JANUARY 2020 SPIRIT OF FLY-FISHING NEWSLETTER
I wish you all a peaceful, healthy and fulfilling New Year.
Highlights of 2019
2019 dragged to a slow and unspectacular close; not a year that I will markdown in my diary as a particularly great one for fishing, but the moments I did have on various streams were as pleasant as any I have known, if not as plentiful.
And it was a year of weather; mostly the unwelcome kind, if you think of the droughts in KZN and the Eastern Cape Highlands (now fortunately broken), not to mention in places further afield, like California and Australia, the latter accompanied by heatwaves and merciless bush fires. These visitations from Mother Nature's darker side are now so common that it's hard to think of a country that has been spared some sort of climatic catastrophe.
The result is that my former scepticism about climate change has turned to sobered acceptance. I now identify with the strident messages of Greta Sundberg, and the Extinction Rebellion bunch, that have suggested all along that the villain behind most modern meteorological disasters is climate change. What we do about it is, of course, another question, although man's ecological footprint is probably shrinking towards more sustainability rather than less in the ways we use the planet.
Here I want to pause for a moment to express my sympathy for and solidarity with the many Australians who have lost all, some even their lives, in the bush fires of recent months. I hope for better times for that wonderful country and its hardy people.
Developments in fly fishing
I noted a few interesting developments in fly fishing this last year, none more momentous than Alan Hobson's discovery that micro-patterns – meaning flies of size 20 to 22 – catch a lot of stillwater trout. This was all eloquently set in words in my newsletter articles researched and written by Ed Herbst.
The release of my book Yet More Sweet Days was a kind of bittersweet event in that I suddenly had far less to do. The book has enjoyed good sales, which is heartening since I suspect fishing books are not read quite as much as they were before the pandemics of social media and YouTube overtook us. An interesting spin-off has been the orders I have since received for Hunting Trout of which I have no copies left, though I am now persuaded (and so is my publisher, Tim Richman of Burnet Media) to bring out the third edition with a new cover and perhaps some revisions of the text.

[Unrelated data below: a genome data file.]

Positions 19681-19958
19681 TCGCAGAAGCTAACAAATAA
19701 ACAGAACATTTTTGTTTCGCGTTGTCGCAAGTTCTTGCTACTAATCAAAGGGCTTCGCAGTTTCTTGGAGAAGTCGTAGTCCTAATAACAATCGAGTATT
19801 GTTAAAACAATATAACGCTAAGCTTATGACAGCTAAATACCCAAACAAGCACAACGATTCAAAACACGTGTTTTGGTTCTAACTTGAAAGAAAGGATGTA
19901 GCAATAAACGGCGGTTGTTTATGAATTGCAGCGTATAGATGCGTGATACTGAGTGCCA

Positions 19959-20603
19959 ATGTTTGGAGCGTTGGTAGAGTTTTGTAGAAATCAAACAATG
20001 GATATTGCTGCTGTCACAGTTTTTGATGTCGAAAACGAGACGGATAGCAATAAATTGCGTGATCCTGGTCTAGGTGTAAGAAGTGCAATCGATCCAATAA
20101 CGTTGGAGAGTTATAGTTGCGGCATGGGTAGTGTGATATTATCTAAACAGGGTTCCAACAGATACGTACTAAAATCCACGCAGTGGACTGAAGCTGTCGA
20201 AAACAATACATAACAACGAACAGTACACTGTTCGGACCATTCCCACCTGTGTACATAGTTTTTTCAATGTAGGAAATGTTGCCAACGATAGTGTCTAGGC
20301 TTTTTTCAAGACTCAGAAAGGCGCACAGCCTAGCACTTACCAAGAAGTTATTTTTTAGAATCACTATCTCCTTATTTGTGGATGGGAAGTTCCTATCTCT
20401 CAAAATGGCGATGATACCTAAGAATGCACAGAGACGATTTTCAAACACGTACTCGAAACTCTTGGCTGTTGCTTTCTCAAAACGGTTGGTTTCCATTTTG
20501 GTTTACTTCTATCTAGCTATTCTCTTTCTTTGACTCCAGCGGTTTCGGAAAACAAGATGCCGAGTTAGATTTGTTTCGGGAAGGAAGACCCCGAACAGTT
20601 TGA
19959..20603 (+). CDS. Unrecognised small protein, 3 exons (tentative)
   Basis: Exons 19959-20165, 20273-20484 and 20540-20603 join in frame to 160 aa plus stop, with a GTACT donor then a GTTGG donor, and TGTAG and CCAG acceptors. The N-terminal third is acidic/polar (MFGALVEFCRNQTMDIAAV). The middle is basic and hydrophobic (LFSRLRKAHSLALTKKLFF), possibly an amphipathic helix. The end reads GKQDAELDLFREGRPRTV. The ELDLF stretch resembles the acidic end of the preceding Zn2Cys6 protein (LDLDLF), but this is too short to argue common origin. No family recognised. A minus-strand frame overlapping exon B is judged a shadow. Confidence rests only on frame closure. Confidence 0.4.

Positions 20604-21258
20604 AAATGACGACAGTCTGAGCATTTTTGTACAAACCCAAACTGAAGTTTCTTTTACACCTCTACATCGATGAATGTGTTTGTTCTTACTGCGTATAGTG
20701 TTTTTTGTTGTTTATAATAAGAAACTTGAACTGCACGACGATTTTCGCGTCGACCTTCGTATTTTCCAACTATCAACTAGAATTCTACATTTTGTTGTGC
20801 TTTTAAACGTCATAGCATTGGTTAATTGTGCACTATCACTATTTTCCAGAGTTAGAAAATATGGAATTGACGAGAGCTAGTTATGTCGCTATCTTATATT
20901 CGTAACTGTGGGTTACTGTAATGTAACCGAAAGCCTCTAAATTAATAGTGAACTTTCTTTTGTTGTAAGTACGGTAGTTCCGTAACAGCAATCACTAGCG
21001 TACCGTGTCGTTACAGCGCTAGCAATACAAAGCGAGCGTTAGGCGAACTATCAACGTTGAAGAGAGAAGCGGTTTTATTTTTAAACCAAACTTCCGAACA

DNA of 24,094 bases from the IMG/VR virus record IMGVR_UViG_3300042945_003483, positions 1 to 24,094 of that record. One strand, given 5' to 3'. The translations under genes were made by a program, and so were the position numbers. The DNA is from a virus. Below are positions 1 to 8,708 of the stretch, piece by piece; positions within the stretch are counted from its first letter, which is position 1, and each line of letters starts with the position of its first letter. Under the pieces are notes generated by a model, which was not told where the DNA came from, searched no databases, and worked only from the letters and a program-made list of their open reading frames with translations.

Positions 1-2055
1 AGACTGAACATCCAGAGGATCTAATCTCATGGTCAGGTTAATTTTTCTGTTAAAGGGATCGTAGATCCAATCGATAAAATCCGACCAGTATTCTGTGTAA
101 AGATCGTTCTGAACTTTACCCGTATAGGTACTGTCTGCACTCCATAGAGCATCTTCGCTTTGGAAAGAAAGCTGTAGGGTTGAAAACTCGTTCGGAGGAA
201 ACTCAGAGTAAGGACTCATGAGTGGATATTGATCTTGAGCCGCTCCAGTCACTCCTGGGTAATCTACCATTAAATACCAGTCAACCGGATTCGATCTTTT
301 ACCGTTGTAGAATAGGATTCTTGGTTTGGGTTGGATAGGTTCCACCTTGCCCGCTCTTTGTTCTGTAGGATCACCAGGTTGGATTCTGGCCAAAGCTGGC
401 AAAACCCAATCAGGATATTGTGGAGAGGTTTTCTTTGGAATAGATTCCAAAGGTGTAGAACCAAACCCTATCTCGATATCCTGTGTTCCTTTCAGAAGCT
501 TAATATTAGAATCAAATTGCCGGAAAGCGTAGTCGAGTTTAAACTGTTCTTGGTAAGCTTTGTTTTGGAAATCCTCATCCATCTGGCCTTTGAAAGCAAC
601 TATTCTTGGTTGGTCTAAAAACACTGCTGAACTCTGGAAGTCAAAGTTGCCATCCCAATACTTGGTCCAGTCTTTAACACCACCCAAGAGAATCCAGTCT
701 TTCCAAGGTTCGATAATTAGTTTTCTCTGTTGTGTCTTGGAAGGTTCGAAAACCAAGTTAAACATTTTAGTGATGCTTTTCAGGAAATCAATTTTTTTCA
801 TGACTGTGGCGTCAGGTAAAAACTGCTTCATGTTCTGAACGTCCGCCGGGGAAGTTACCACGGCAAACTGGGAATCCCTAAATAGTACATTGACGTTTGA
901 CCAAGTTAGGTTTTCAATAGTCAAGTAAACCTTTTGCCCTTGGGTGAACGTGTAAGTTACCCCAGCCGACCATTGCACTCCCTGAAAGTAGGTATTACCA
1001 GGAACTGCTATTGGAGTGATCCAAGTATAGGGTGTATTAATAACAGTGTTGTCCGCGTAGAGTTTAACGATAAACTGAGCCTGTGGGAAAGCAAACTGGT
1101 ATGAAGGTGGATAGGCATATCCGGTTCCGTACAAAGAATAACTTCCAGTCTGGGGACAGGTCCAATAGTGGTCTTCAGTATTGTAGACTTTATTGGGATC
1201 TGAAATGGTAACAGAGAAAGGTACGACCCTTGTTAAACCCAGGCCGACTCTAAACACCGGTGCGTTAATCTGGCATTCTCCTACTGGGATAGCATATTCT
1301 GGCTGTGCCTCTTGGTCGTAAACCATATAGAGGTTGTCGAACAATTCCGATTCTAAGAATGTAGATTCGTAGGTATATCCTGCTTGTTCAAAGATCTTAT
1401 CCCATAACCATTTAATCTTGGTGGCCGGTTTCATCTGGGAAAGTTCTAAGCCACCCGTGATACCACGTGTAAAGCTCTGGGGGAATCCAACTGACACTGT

When fly tying demos actually work
Another highlight happened on a muggy August evening in Johannesburg before a book signing I held at Frontier Fly Fishing. I did a fly-tying demo at my old school, St Stithians College, for a group of local fly tiers with more than a few deep-rooted fanatics among them – like JP Gouws our own master of the Catskill dry-fly school. It was a pleasant evening, though I decided nothing is more challenging than to demonstrate a few well-known fly patterns to a bunch of expectantly hovering cognoscente. Equally, I decided, nothing feels much better or more rewarding than when you're done.
Flies of the year
My flies of the year are Peter Brigg's Spider and my One-feather CDC Midge, this from observations based on actual experiences this year. There were brief moments when Robin Douglas and I flirted with sentimentality and tried Kite's Imperials that were successful enough to persuade me to include the pattern here. It won't be your first choice dry fly for small streams, but let me say this: if time has overtaken its popularity it has not overtaken its charm or its efficacy.
Peter Brigg's Spider
One-feather CDC Midge
Let me also add this. If I was left for the rest of my life with only these three small stream patterns I would not lose a moment's sleep.
My choice of 2019 newsletter articles
Choosing my two favourites was tough. Here they are: